Swain County didn’t include any funding for capital projects in the 2017-18 budget, but commissioners are hopeful their state representative might be able to find some available funding.
By Kurt J. Volker • Contributing Writer
Following a somewhat contentious debate leading up to final budget approval, Macon County Commissioners last week approved a $49.6 million spending plan for the fiscal year beginning July 1, 2017, with no hike in property taxes. That rate will remain 34.9 cents per $100 of property valuation.
Swain County commissioners will hold a public hearing at 6 p.m. Thursday, June 22, to hear feedback from the community prior to passing a proposed $15.6 million budget for 2017-18.
Haywood County’s 2017 property revaluation was like a bucket of cold water in the face of every local government official in the county, but nowhere more so than Maggie Valley.
Revenues are down, costs are up and local conservative factions haven’t been silent in their criticism of the Democratic-majority Haywood County Board of Commissioners, which is about to approve a budget utilizing fund balance for the first time in around a decade.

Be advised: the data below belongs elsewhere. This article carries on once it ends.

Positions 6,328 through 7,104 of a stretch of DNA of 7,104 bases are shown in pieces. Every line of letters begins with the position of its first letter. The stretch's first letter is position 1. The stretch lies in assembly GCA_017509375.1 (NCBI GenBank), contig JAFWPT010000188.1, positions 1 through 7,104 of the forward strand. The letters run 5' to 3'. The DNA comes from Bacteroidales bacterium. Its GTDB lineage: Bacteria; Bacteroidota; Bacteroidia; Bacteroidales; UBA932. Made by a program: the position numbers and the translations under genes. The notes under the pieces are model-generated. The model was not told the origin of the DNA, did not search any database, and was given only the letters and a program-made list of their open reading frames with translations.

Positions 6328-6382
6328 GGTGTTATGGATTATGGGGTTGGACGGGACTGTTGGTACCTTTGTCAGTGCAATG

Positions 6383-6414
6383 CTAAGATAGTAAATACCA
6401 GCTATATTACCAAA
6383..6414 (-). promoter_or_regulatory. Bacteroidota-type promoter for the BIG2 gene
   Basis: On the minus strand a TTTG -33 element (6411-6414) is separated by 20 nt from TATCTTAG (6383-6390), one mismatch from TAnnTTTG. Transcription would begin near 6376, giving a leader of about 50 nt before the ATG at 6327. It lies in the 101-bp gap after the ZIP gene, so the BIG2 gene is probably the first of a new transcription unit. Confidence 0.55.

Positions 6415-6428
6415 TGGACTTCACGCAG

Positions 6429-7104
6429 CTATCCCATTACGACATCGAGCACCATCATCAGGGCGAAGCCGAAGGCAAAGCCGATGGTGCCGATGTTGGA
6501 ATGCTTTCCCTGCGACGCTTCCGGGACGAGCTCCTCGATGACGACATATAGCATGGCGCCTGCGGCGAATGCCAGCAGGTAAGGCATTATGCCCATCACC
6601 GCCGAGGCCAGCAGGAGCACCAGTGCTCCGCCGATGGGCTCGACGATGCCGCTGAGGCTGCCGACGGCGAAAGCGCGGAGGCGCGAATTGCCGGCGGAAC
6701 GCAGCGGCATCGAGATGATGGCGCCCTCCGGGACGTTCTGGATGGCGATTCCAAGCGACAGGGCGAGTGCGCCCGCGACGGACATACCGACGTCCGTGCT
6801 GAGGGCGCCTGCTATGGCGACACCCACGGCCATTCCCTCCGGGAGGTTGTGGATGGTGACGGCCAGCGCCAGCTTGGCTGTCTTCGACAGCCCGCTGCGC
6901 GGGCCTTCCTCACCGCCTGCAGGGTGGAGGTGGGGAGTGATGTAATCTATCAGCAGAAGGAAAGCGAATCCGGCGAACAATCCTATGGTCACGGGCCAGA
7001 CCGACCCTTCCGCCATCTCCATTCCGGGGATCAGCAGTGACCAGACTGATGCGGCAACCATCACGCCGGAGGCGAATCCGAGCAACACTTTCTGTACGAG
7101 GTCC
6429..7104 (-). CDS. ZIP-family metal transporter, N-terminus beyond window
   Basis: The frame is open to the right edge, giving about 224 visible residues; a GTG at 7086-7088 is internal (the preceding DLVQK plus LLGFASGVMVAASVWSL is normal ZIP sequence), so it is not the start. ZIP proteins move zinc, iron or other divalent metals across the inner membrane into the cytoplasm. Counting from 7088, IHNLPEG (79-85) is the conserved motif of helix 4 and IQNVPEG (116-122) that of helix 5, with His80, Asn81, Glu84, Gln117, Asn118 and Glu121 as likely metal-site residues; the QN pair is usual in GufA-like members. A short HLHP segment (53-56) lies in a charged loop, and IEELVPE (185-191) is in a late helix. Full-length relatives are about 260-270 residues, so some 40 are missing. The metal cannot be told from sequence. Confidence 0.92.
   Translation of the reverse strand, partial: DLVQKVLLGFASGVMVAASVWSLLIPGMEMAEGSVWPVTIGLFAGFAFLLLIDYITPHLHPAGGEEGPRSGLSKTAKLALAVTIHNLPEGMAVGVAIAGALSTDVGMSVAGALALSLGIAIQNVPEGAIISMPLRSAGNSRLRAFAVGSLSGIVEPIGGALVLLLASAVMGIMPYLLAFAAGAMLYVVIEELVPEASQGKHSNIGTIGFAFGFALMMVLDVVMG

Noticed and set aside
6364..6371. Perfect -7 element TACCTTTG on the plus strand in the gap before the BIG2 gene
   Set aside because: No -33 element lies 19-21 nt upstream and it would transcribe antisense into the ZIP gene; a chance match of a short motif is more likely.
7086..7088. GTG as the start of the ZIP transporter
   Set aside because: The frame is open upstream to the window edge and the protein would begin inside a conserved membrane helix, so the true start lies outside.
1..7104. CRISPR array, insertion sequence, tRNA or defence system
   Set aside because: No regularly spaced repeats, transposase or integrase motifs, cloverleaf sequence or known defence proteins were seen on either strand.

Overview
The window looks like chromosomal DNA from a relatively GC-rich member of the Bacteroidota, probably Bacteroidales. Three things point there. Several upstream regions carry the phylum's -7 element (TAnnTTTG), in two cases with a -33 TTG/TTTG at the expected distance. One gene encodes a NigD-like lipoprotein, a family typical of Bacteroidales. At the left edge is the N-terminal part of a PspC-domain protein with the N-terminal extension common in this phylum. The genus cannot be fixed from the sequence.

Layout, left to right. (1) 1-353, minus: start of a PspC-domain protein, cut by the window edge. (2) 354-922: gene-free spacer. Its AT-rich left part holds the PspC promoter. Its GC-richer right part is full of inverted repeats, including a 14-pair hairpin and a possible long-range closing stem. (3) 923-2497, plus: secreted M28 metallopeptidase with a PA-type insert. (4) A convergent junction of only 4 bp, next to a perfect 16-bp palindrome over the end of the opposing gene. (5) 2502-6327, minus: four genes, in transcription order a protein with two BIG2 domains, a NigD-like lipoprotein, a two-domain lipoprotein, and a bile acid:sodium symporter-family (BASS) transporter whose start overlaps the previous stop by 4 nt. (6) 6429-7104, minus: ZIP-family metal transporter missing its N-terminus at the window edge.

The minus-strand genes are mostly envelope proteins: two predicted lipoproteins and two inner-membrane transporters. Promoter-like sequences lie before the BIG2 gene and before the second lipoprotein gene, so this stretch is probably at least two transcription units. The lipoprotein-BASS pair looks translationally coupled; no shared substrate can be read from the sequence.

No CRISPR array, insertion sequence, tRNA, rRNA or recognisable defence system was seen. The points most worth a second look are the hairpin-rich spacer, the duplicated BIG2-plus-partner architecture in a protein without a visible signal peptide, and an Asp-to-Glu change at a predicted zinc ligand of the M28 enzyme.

The Macon County commissioners have some challenges in balancing the proposed 2017-18 budget, but County Manager Derek Roland said those challenges are the same ones every local government is facing right now.
The first draft of the Town of Waynesville’s proposed 2017-18 fiscal year budget was presented to the public on May 23, but citizens still have a few opportunities left to weigh in on it before adoption.
One year after the town’s tax rate rose by 12.5 cents per $100, Sylva is considering a proposed $3.7 million budget that will keep tax rates level and cover the town’s operating needs — but will come up short on addressing capital needs and commissioners’ desired projects.
Jackson County’s proposed $62.5 million budget for 2016-17 doesn’t include a tax increase, but it sets the stage for a $12 million upgrade to county facilities over the next five years.
With an annual budget of only about $2.9 million, the town of Bryson City doesn’t have much wiggle room when it comes to cutting expenses or allocating funds for major projects.